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Rigid Foam and Batt Insulation Application

MeganDavies | Posted in General Questions on

Hello All!

I’m in the process of adding a geo dome tent on my property. I am building a deck that the dome will sit on, so that means some of the deck will be planked out but the portion of the deck that the dome sits on will have plywood sheathing on it.   I would like to add insulation underneath that portion, as the dome will have heating and air con. ( I am in southwest Ohio so we have all the weather!)

My plan was to use 2×4 blocks attached to the joists (2×10) to help hold up a layer of 1″ rigid foam. I planned on using spray foam to seal the sides and seams of the rigid foam.

Then i plan on  filling  the remaining space with roll insulation. (I’m currently looking at R25 compressed 1″ to fit in that space.

The reasoning behind this method is…. 
1. rigid foam will create a layer that will hold the roll insulation while also allowing less room for critters to get into the roll insulation.

2. cost factor. it is more cost effective to use both materials rather than a thicker foam board. using both materials will give me a higher R-value  while keeping cost down.

My main question is,  if I proceed with this application is do I use faced or unfaced roll insulation? From my limited knowledge, foam board acts as vapor barrier. If I use faced roll insulation, will that create a cavity that cant breathe?

I am also open to other suggestions on how to best insulate the underside of the dome!

Please be kind, I am not a professional! just doing my best and trying to learn as much as possible!

Thank you!!

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Replies

  1. Expert Member
    KYLE WINSTON BENTLEY | | #1

    There's a lot to the question that impacts the answer here. I'm going to ask a few more questions so we can start to flush out some ideas, it's ok if you don't know or haven't decided on that aspect of it yet.

    "Please be kind, I am not a professional! just doing my best and trying to learn as much as possible!"

    We're all kind here, you won't get bashed around for not knowing. It's ok to not know :)

    "I am building a deck that the dome will sit on, so that means some of the deck will be planked out but the portion of the deck that the dome sits on will have plywood sheathing on it."

    Will that be like a deck from that area? 6x6 posts into the ground, with girders running perpendicular to the joists? If so, what spacing and side for the girders? Will there be any plastic over the ground beneath the deck? Will the sides be enclosed with a lattice or skirt of any kind?

    What does the side look like in terms of grading, elevation, drainage, valley / hill, vegetation, and all that?

    "I’m in the process of adding a geo dome tent on my property."

    I'll admit to never having seen or built a geo dome structure, but they look cool. I watched a few youtube videos about a guy out west who built houses that way, and there's a dome house maybe 5 miles from me that I ride by every now and then.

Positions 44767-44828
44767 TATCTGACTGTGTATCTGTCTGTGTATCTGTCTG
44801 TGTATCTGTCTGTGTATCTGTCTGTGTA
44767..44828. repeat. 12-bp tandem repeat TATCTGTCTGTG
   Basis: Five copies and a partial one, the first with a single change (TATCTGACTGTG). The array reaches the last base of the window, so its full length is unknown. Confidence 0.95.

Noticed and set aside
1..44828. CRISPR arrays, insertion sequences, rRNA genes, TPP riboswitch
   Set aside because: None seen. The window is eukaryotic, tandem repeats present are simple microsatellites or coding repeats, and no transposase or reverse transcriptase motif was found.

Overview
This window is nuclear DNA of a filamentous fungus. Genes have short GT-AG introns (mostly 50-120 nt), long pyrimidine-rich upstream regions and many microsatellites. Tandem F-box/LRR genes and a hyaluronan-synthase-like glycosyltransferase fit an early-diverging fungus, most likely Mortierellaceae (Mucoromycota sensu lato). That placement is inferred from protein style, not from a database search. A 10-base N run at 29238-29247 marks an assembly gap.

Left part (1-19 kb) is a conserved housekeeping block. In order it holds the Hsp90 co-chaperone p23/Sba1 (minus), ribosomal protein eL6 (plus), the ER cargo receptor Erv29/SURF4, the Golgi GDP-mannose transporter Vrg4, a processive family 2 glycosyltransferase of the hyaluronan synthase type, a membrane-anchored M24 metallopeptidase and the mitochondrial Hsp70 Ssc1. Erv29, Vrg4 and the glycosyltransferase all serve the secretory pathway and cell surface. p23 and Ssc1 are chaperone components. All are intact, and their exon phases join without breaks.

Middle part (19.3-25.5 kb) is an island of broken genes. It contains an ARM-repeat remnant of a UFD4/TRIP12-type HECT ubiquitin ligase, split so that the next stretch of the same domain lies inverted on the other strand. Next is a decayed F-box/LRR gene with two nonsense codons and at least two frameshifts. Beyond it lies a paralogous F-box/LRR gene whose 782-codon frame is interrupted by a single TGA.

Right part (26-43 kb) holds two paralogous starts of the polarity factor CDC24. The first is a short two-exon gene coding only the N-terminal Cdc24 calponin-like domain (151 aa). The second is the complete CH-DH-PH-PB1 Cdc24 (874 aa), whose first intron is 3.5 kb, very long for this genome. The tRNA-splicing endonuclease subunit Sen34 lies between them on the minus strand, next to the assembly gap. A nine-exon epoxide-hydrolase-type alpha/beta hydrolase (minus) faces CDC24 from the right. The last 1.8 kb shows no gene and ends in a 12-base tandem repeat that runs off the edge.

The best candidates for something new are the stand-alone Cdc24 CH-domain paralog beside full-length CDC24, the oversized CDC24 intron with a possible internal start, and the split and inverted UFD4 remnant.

One of my thoughts has always been "What happens to all the water?" As it rains, and the water runs down, you're effectively concentrating an area the size of the a circle, onto a an area that's more related to the circumference. Are there common water mitigation strategies to this? Otherwise that water is going to be directed straight into the cavity that's got fibrous insulation, sealed with a waterproof board. That's a recipe for sad days.

    Keep those thoughts coming!

    1. MeganDavies | | #2

      Thanks for taking the time to read through and investigate!

      So I don’t have the specifics on the spacing for the deck, my builder is taking care of that. I do know he is using 4x6 posts, with 2x10 joists. (Are joists girders?!!!) I’m just not certain on the spacing between the posts.

      The site is located on a small hill/ridge so the elevation where the deck sits is approx 2’ higher on the South than the North, so run off water should drain quite well.

      It’s over a forest floor, so not much vegetation grows there, some ferns and little saplings that have been cleared away.

      I didn’t plan on laying plastic underneath, but I do plan on skirting around 3 sides of the deck. The 4th side is cantilevered a bit, so I wasn’t going to skirt that side.

      As far as the structure, I am using a tent like geodome, meaning it’s not made from wood, it is a steel frame covered with marine grade vinyl. You can look these up as glamping domes or check out Pacific Domes to see what I mean. Regardless of the material, you are correct in surmising that the water will run straight down the sides and essentially fall in a circle shape.

      A lot of people who use these will build a platform that is the footprint of the dome, and since the cover extends 6”-8” past the frame this helps the water fall directly to the ground. However, I am building a square deck and adding a 6” “ perimeter wall” for the frame to sit on. This way I can still pull the cover right and let the cover continue past the frame, but ultimately, the water will still run onto the deck and through the deck planks.

      I look forward to your thoughts with this new information!

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